Big Boats And Little Boats

We descended down the last three locks of the Calder & Hebble, and what BIG babies they were too! The last one Fall Ing Lock (no that’s not a spelling mistake) could have fitted 4 Cyans in comfortably. But poor John, the lock beams were gigantic too, and took quite a lot of shifting.

With John, safely on board Cyan. We continued our journey, which is now on the Aire and Calder Navigation.

The River Calder is beautiful, and today she was serine, though there’s plenty of evidence by the rubbish caught high in the bushes on the bank, that the river rises quite a bit.

There appears to be quite a colony of herons on this stretch of the river, and I just managed to snap this one just before he took off in flight. Amazing really, they appear to be able to jump up and fly, like a jump jet, if a little ungainly!

Eventually we turned off the River Calder, turning left onto a part of the Aire & Calder Navigation.

How beautifully constructed the towpath is on this canal…

We saw this boat in the distance, and couldn’t quite work out how big it was, until we got nearer:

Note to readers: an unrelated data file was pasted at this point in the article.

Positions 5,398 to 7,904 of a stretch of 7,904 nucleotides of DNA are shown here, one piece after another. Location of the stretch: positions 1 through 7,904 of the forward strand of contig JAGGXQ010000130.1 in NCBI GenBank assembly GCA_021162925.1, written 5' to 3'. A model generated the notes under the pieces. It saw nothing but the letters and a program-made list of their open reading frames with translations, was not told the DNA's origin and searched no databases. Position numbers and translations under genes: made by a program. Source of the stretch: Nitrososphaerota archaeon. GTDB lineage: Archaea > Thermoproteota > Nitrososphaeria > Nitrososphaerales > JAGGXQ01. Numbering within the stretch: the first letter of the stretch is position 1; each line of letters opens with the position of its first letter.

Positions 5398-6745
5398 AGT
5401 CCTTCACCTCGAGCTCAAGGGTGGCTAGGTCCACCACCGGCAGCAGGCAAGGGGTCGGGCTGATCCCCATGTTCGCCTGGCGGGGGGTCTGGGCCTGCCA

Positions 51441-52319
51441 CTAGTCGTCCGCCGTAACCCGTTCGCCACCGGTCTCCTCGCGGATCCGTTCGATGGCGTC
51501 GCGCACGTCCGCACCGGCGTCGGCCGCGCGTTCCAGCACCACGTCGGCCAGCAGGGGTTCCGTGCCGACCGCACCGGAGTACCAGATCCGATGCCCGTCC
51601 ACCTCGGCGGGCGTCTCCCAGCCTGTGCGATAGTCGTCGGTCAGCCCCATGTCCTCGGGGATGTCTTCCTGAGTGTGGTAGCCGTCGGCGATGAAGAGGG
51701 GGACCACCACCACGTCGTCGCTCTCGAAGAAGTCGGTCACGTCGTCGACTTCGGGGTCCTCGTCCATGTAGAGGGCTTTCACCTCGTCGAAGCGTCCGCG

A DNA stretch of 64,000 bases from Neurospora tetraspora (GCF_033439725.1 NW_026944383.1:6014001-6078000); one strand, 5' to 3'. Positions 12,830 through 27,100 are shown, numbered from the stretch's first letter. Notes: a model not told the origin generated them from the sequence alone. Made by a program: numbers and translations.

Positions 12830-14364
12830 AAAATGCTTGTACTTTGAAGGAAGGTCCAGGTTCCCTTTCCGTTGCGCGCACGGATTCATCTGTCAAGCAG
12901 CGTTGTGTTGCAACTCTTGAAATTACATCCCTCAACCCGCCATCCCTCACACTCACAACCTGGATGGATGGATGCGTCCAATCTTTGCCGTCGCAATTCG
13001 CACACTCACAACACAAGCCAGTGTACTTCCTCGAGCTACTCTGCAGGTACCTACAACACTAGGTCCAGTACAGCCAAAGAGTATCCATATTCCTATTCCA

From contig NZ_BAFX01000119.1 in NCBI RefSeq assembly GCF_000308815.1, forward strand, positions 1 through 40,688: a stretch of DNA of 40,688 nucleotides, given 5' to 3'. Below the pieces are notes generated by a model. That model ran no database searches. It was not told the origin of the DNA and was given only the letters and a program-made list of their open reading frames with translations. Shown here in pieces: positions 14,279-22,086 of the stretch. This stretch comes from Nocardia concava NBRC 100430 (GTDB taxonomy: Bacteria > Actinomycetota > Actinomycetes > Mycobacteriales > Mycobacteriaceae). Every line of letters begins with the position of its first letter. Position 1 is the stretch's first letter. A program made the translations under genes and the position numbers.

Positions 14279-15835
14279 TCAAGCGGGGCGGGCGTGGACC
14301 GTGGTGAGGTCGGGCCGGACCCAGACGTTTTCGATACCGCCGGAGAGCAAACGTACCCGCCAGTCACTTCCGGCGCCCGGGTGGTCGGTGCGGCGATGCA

She dwarfed ‘little’ Cyan… though I read there’s much bigger ones in this area.

We were aiming for Ramsden, but didn’t realise just what a great place it is. There are lots of big wide beams and little boats (we rudely call them ‘yogurt pots’). Everyone, all appearing to be enjoying the water.

After carrying out service duties, rubbish, cassettes, water (after 30 minutes we gave up on the water as it was slow!), we found a nice little spot for mooring. The mooring is a C&RT 48 hour mooring.

Our mooring’s a few steps from the ‘Stanley Ferry’ pub – where we had a nice drink at lunchtime.

We thought we’d stay at this lovely place for the weekend, probably moving Monday, depending of course on the weather.

Within sight is the Stanley Ferry Aqueduct; built between 1836 and 1839 to take the Aire and Calder Navigation over the River Calder. It is one of the earliest arch bridges in the world, and is considered to be the longest span aqueduct built in cast iron.  The aqueduct has a span of 165 feet (50 m), a width of 24 feet (7.3 m) and a depth of 8.5 feet (2.6 m).

We did 3 locks, 6 miles. Mooring where WiFi is 35 Mbps.

Leave a Reply

Your email address will not be published. Required fields are marked *